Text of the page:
According to a WGSN poll, the priority for consumers will be ‘to put health and protection first’ in a post-Covid world (1) – and as research into how long the virus lives on different surfaces is still in its infancy, many consumers will be unwilling to take risks.
Where Do You Start?
Ensuring both your kitchen and front of house have a thorough clean prior to re-opening is essential. Make sure you’re using good quality cleaning products and check your sanitisers contact time to guarantee effective use.
Once you’re open for business, maintaining the cleanliness of key contact points is essential. Often forgotten, these are key contact spots which are frequently touched, but not always frequently cleaned, and can harbour significant levels of bacteria and viruses.
From the front door through to the bathrooms, ensure that these key contact points are cleaned every 20 minutes. Of course your bathroom cleaning schedule should be considered in addition – and add soap pumps to the list as well.
Laminated printed menus can be cleaned quite easily – ensure they are wiped between customers. If you are using a simple printed paper menu then consider disposing of the menus after each use. Alternatively place them in menu covers, being sure to clean after each customer has finished with them.
Consider not laying tables until the customer is seated and has ordered. For added reassurance, use a clean cloth to clean the cutlery and lay it directly in front of the customer so they can see that it’s freshly sanitised.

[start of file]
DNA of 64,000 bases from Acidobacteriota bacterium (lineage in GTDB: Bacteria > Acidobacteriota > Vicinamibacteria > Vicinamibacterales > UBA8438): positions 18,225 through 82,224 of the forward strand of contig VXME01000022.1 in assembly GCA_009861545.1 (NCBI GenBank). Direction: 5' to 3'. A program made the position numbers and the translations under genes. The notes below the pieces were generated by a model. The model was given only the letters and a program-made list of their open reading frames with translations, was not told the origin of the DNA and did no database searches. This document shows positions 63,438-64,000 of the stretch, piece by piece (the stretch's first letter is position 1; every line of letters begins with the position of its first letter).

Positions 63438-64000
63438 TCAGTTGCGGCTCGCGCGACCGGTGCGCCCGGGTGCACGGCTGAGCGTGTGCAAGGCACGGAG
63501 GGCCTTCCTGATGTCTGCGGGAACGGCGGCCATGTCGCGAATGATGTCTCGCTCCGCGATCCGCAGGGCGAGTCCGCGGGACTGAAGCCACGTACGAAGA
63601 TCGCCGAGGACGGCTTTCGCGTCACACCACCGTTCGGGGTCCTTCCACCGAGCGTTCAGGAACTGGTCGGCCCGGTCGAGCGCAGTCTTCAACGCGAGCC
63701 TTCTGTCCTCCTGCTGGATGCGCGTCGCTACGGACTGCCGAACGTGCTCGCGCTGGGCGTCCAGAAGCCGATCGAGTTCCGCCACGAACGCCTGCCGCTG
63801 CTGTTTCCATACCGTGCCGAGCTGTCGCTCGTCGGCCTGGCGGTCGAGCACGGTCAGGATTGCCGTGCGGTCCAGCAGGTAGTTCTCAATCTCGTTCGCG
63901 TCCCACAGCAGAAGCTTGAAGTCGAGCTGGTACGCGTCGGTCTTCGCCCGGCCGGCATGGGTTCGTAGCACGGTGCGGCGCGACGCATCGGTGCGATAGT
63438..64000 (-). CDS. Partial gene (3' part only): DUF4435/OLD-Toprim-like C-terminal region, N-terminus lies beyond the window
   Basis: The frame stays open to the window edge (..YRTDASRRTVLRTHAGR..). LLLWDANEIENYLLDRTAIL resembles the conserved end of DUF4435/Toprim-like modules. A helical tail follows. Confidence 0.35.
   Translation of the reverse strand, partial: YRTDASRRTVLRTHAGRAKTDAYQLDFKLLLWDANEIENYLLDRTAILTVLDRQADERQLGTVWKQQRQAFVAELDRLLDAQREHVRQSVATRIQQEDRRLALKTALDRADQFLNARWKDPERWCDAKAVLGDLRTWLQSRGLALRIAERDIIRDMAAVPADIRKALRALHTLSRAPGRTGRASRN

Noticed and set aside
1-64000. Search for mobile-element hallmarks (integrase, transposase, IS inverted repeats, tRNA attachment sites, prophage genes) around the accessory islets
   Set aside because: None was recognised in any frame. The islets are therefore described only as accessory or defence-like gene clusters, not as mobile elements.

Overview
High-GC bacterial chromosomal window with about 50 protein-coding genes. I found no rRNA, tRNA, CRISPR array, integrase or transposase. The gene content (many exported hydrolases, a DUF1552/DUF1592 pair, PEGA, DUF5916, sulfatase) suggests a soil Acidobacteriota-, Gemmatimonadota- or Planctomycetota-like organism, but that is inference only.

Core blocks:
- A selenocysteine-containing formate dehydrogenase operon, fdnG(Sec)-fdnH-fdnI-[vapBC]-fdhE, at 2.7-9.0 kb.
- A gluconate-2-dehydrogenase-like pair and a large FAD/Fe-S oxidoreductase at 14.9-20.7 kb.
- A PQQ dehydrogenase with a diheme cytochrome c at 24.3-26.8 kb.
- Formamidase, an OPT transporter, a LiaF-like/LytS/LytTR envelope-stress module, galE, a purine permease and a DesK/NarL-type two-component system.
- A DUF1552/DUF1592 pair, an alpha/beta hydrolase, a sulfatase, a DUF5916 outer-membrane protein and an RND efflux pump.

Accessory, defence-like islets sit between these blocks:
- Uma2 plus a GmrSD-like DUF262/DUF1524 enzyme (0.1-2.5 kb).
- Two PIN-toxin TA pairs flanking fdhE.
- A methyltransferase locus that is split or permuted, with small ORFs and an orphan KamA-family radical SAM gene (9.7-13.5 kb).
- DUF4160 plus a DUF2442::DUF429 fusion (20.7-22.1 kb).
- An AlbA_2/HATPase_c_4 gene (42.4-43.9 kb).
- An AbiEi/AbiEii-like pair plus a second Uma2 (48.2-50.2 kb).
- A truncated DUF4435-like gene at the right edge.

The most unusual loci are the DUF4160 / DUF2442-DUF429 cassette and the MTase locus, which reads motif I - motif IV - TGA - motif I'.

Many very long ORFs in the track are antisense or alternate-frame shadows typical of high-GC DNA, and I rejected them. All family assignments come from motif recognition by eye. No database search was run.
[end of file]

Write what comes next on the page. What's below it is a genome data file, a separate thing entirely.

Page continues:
If your waiting staff use a traditional notepad, then make sure you give them each a specific pen to use to prevent sharing. If you’re using an electronic ordering system then clean the consoles between each order.
Cash & Cards
Cash and card machines also need to be considered. Make sure the card machines are cleaned between users and discourage cash payments where possible. If customers are paying with cash, then make sure all staff clean their hands after handling it.
When it comes to running a commercial kitchen, hygiene should be a top priority. Food business operators must of course follow existing food safety guidance and HACCP procedures, but consider paying extra attention to the key contact points back of house.
The Dishwasher & Other Handles
The likelihood is that, as a consequence of social distancing measures and reduced footfall, you will have fewer staff in your kitchen. This means that roles might be blurred as team members chip in to help one another and could result in the dishwasher and other handles being touched by more people, more frequently. Consider increasing the frequency of sanitising.
Lockers & Personal Items
As staff enter your restaurant from the outside, ensure their lockers and other personal effects are sanitised on entry. Mobile phones, for instance, are notorious for harbouring bacteria and germs.
Temperature Probes & Shared Utensils
Like dishwashers and other handles, items that are frequently touched and shared in the kitchen should be sanitised regularly. Encourage your chef teams to have separate utensils for service.
Continually refresh your tea towels to avoid them transferring bacteria between surfaces. Ensure they are washed at 60°C using antibacterial detergent.